We passed through breathtaking landscapes, moonscapes, skyscapes, and rock scapes. We breathed the fresh smell of sand and we simmered in the sun. We beheld the quivering trees and we caught glimpses of clicks in local conversations. Alien; warm; weird; wonderful; wastelands – awesome. We stopped at the Fish River Canyon – literally in our tracks as the flatness suddenly disappeared into a wrinkled chasm of eroded geological layers beyond description of depth and width. Cliché or not, “Breathtaking” was the only applicable word.

2. Namibia

The Fish River Canyon

With regular stops for coffee and lunch, the road and time disappeared along with sights of quiver trees and feral horses and before long we were at our next overnight stop, Luderitz. Sharks Island welcomed us with a sea breeze that challenged our newly acquired camping skills. There was no doubt about retiring to bed early as we all felt the weariness of the day’s excitement as well as the anticipation of the following day. There was no connection to the outside world, no Google Maps detail, no blue dot tracking – we were in an area called ‘Die Spergebiet’ – restricted area.

Kolmanskop is a ghost town just outside Luderitz. Diamonds created and destroyed it. The desert has been trying to bury it, but the authorities realised the tourist potential and exploited it. A heavily accented guide jovially informed us about the processes surrounding the settlement – fresh water to the town, the development and maintenance of the village, the demise of the short-lived heyday glittering community.

5. Namibia

Kolmanskop – Diamond Ghost Town

Enriched with touristy knowledge and new history, we left the tarred roads and continued on well-maintained dirt roads towards the elusive Solitaire, whisking past the feral horses,  (a sanctuary with a viewpoint was built in a desolate part about 50km from Luderitz, for the post-war wild horses that roam the area. A popular stop for photographers and horselovers) winding through colour-changing dunes, crossing greener than ever valleys and watching unexpected clouds gather on the horison.

10. Namibia

Feral Horses – roaming freely in a sanctuary

A quick detour took us to a mid-war castle at Duwisib built by Hansheinrich von Wolf –– who bred horses during his five years living there. Crackerjack and Benito were the stallions that made him famous. My crackerjack found me shortly after this visit – a slight wobble on an otherwise smooth road indicated its arrival. On inspection, the left rear tire was shredded and the ‘man-hands’ appeared on white horses as fast as the two-way radios could deliver the SOS ripple. And the exchange was even faster – safe and all set to get to Sesriem before the descending night swallowed us.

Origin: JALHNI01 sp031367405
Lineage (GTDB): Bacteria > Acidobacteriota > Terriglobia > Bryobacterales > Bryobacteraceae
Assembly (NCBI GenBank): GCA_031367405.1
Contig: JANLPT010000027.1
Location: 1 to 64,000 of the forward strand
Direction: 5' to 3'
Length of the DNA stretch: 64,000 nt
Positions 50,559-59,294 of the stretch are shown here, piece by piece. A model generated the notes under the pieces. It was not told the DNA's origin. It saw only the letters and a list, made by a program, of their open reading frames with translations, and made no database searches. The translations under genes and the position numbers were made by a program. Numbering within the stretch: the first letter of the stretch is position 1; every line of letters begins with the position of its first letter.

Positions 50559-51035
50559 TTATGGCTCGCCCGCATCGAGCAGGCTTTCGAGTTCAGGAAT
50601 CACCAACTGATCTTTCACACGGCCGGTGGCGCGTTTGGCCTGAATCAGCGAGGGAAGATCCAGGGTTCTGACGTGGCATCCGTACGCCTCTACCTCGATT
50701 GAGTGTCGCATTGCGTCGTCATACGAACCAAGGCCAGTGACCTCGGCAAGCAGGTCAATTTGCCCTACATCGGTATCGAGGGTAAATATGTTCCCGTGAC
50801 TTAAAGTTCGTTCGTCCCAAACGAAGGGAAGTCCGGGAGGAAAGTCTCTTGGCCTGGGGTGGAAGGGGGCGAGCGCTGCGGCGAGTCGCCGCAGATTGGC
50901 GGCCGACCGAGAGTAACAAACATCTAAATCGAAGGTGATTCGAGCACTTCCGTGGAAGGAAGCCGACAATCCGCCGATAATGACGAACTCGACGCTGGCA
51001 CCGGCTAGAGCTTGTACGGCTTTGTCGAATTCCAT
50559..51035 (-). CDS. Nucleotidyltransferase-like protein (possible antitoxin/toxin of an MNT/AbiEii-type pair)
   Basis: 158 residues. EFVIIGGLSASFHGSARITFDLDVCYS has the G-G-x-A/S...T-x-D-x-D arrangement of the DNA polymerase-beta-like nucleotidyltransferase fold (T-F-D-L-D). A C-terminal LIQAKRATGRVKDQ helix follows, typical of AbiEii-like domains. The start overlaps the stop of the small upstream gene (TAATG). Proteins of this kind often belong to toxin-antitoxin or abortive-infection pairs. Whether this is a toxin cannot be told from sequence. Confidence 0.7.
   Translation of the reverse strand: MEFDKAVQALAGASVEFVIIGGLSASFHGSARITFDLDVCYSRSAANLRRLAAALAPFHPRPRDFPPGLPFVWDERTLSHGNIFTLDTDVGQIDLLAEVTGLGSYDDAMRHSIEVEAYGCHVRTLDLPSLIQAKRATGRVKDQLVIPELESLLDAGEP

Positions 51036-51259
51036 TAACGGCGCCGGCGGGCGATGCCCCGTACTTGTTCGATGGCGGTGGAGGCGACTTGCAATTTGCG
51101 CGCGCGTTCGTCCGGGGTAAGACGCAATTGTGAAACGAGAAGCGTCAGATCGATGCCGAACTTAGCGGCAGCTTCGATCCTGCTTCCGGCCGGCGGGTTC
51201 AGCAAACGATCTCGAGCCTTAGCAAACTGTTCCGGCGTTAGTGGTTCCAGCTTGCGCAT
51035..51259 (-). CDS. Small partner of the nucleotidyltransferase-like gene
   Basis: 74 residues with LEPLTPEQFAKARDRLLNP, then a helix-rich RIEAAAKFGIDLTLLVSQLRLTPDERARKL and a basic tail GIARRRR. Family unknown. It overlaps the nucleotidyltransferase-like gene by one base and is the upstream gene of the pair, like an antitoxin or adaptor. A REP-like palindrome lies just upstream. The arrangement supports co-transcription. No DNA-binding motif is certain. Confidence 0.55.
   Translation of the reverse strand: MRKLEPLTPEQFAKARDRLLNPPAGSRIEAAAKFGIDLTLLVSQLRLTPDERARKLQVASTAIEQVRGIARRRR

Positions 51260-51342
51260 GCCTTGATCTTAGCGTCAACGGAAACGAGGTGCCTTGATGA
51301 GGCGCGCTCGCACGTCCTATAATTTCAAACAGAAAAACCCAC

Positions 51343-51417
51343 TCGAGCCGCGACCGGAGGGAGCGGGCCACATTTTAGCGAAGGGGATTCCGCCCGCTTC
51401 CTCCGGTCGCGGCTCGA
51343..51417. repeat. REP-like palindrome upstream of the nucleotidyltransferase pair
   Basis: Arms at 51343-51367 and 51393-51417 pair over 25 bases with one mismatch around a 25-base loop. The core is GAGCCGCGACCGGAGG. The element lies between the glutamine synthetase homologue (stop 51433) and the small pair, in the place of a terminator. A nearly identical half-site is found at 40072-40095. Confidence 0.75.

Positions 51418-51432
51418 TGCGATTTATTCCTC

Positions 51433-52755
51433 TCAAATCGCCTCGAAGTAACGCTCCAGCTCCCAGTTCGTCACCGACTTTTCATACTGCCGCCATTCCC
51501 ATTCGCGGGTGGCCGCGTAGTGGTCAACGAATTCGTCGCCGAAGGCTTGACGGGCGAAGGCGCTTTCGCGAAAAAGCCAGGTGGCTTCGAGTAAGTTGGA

Comfortably safe around the campfire everything became easier, lighter and unimportant. The only pressing issue before the following day’s outing to Sossusvlei and the final stretch to Solitaire, was the bits of laundry to be done while ablutions were adequate.

3. Namibia

Laundry lines work anywhere

The pre-dawn exodus to the dunes was worth it. Sandy curves in changing colours as the day progressed in a beautiful ballet. Finding a virgin dune at the end of the path and filing up on the knife-edge to the top, silhouettes of the kids resembling a line of ants on the verge of a slippery sand precipice was stunning/amazing/fascinating. I sacrificed the summit for the self-appointed job to capture the conquerors’ descent on camera – it was a wild and noisy scramble straight down the ‘slip face’.

We left the slightly commercial enchantment of the Sossuvlei dunes after a leftover breakfast and just in time as tourists were starting to flood the area. My empty fuel tank inspired a slow and easy, but early return which was conducive to finding the much discussed ‘fairy circles’. Perfectly round shapes of all sizes where nothing grows in grassy areas around the desert. Theories and speculations abound about those sandy circles. The softer tires and sand driving sapped my fuel tank quicker than planned and the last ten kilometers must have been on fumes. After refilling, a quick stop at the Sesriem Canyon before the last stretch of mapped roads.

6. Namibia

Sossusvlei

It was a short distance to Solitaire, the last place where we could replenish the extra water and fuel tanks for the cross-desert expedition. It proved to be an epic exercise with seven cars in queue and a blasting midday sun. This was also the place where the renowned apple pie baker past away recently. Apparently this sparked a national tragedy – we wondered if the secret recipe was passed on? As a test to the latter, we bought several. And around the campfire that night, it was unanimously agreed that the recipe had indeed survived, honestly.

Solitaire guest farm was the meeting point with the tour guide and his assistants. It was the place where we upgraded to a room (us menopausals) for a taste of luxury before disappearing off the grid. Our tour leaders welcomed us with instructions and papers to sign. Rules and advice. Do’s and Don’ts. But most of all a dry enthusiasm and love for their country that was contagious.

The BIG rule (rule 1-5 and again rule 10) : STAY IN THE TRACKS!